Developing a refined tephrostratigraphy for Scotland, and constraining abrupt climatic oscillations of the Last Glacial-Interglacial Transition (ca 16-8 ka BP) using high resolution tephrochronologies

Rhys Timms

Research output: ThesisDoctoral Thesis

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Understanding the abrupt climatic oscillations that characterised the Last Glacial to Interglacial Transition (LGIT, ca. 16-8 ka) requires an ability to precisely correlate the archives within which such transitions are recorded. One way in which to scrutinise the timing of abrupt events in the LGIT is tephrochronology, a technique which exploits the isochronous potential of tephra horizons derived from the geologically ‘instantaneous’ settlement of volcanic ash. In NW Europe, macro- and crypto-tephra layers of varying age and provenance have become increasing utilised as a means to correlate palaeoclimate records, and to test the spatial and temporal synchronicity of key climatic transitions.

At present, however, tephrostratigraphies in NW Europe are limited by: 1) the number of horizons that have robust chronological constraint, and 2) our abilities to trace these tephras across multiple sites. As a result, the potential of generating continental-scale tephra lattices is greatly restricted, and a spatial disparity in the number and type of tephras has emerged. It is hypothesised that part of this disparity may relate to the resolution at which sequences are studied and the inconsistent manner in which methodologies are applied. In order to test this hypothesis, five terrestrial basins from western Scotland were examined in detail for tephra content. Four of the sites were examined contiguously at high resolutions, whilst the fifth was examined using traditional ‘scan and resample’ strategies. Three new tephras for the LGIT are identified, and several existing tephras previously unknown in the British Isles were also detected. The results from this tephrostratigraphic study suggest that the series of eruptive episodes impacting Northern Britain through the LGIT is richer than appreciated hitherto. Results also indicate that tephras may have been missed in previous tephrostratigraphic investigations due to: 1) incomplete stratigraphic refinement, 2) a propensity to focus on tephras of greatest concentration, and 3) a conflation of horizons.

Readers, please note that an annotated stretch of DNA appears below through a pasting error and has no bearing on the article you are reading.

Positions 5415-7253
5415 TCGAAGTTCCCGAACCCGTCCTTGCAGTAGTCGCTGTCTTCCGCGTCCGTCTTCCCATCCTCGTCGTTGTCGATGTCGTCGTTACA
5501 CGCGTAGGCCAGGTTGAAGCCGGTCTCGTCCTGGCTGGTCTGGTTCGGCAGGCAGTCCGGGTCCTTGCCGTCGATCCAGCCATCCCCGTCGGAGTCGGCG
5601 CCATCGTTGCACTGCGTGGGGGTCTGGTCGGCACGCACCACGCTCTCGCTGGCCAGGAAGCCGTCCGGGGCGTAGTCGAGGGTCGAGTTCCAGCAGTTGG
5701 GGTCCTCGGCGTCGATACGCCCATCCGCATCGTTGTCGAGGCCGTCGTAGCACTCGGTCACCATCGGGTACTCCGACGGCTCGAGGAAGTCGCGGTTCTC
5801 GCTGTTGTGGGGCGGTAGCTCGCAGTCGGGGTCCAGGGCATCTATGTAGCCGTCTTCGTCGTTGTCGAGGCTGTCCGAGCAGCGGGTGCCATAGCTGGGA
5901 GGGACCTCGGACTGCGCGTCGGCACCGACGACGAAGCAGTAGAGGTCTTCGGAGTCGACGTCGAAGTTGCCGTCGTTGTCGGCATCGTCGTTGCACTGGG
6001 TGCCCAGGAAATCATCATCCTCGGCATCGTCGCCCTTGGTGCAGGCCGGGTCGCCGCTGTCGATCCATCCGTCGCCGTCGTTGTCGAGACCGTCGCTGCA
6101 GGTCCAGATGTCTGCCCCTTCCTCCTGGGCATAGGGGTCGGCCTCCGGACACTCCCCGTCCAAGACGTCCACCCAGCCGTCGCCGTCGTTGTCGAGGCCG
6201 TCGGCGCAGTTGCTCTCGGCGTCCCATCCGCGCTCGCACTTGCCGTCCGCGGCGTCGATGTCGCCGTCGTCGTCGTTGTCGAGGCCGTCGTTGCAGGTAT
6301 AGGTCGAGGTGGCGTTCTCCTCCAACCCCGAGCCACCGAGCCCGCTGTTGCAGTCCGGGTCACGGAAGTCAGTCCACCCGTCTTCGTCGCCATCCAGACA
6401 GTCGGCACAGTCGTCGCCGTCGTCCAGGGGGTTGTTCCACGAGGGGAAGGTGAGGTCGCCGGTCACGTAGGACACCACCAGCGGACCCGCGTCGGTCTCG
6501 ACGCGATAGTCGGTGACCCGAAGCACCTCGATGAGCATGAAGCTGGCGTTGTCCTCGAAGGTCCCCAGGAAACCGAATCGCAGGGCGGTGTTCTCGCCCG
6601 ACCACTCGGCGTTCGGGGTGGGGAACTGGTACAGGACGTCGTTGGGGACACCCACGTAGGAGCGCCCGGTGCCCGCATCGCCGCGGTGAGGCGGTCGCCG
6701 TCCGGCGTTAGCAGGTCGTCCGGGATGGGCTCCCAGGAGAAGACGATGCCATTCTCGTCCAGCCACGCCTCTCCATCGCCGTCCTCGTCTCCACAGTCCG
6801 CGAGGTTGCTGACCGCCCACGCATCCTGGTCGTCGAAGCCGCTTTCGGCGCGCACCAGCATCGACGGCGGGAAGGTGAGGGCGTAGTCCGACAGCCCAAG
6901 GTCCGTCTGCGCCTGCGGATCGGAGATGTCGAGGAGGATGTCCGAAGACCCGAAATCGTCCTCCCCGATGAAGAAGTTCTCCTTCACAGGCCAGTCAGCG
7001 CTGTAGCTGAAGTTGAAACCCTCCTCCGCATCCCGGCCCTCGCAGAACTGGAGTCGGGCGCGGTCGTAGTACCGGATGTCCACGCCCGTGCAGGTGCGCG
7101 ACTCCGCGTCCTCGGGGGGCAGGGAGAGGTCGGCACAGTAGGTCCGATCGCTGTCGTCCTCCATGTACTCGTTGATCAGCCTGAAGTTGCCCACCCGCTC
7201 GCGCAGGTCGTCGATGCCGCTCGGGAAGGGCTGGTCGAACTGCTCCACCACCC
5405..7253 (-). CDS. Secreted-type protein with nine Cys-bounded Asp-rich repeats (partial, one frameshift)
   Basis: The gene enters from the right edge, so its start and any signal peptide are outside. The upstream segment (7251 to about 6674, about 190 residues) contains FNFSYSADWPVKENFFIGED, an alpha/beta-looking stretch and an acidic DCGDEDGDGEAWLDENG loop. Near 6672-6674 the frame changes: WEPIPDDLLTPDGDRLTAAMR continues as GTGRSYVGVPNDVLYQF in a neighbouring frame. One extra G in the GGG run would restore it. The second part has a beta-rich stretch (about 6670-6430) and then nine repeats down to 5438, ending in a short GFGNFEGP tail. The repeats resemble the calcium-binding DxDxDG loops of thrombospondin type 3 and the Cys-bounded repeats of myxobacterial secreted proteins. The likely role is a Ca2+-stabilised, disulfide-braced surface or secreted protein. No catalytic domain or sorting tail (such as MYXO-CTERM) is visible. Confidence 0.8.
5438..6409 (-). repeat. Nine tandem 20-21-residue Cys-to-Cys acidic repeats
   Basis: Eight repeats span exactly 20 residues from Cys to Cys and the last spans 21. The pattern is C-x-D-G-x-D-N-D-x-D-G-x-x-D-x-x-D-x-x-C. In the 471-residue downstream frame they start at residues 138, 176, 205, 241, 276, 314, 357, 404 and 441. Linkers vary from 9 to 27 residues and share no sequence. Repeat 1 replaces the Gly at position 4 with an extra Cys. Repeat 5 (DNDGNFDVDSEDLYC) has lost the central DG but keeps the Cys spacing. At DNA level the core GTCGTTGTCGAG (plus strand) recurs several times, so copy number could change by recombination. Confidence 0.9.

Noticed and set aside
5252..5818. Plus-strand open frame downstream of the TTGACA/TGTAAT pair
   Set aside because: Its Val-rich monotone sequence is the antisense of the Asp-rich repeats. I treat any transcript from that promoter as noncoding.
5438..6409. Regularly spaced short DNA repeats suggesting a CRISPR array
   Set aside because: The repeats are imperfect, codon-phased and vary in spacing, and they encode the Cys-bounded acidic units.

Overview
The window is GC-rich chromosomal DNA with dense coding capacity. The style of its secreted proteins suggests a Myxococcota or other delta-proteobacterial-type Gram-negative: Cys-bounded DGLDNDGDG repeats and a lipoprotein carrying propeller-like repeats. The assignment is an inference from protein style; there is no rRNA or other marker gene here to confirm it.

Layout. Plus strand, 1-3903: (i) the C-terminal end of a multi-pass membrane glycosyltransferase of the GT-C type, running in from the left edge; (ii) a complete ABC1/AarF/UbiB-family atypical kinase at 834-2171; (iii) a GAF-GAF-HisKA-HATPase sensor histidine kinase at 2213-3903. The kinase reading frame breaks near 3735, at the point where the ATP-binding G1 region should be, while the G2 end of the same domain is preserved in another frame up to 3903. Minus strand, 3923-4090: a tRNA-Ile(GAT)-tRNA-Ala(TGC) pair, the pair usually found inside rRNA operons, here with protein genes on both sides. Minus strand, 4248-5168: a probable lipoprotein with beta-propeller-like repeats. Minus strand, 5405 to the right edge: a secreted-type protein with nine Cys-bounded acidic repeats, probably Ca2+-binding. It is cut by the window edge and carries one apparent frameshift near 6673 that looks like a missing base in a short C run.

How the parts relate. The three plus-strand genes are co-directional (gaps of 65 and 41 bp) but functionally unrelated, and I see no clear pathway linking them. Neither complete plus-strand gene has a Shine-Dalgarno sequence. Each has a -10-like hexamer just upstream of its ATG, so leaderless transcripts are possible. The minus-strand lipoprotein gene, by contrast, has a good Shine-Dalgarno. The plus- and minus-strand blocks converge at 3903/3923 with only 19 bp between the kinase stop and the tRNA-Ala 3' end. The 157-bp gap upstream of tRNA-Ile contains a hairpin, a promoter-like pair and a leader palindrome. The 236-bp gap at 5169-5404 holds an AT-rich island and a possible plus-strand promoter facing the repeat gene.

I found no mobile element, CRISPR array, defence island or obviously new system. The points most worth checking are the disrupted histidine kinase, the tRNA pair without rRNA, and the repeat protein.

Using the high-resolution site-tephrostratigraphies, a composite tephrochronological age model was developed. The purpose of this exercise was to establish whether age models constructed exclusively from tephra horizons could provide a viable means to constrain abrupt climatic oscillations in sites which traditionally are difficult to date e.g. carbonate basins. The resulting age model achieves centennial-decadal scale precision through the early Holocene, and is used to accurately constrain the first record incidence of the 10.3 ka event in the British Isles. This study emphasises the importance of contiguous high resolution refinement, and demonstrates that this approach is essential if the true tephrostratigraphic complexity of NW Europe is to be fully understood, and if tephras are to be used successfully in constraining abrupt climatic events.
Original languageEnglish
Awarding Institution
  • Royal Holloway, University of London
  • Matthews, Ian, Supervisor
  • Palmer, Adrian, Supervisor
  • Candy, Ian, Supervisor
Publication statusUnpublished - 2016


  • Tephrochronology
  • Tephrostratigraphy
  • Abrupt climate change
  • Late Glacial
  • Holocene
  • British Isles
  • Scotland

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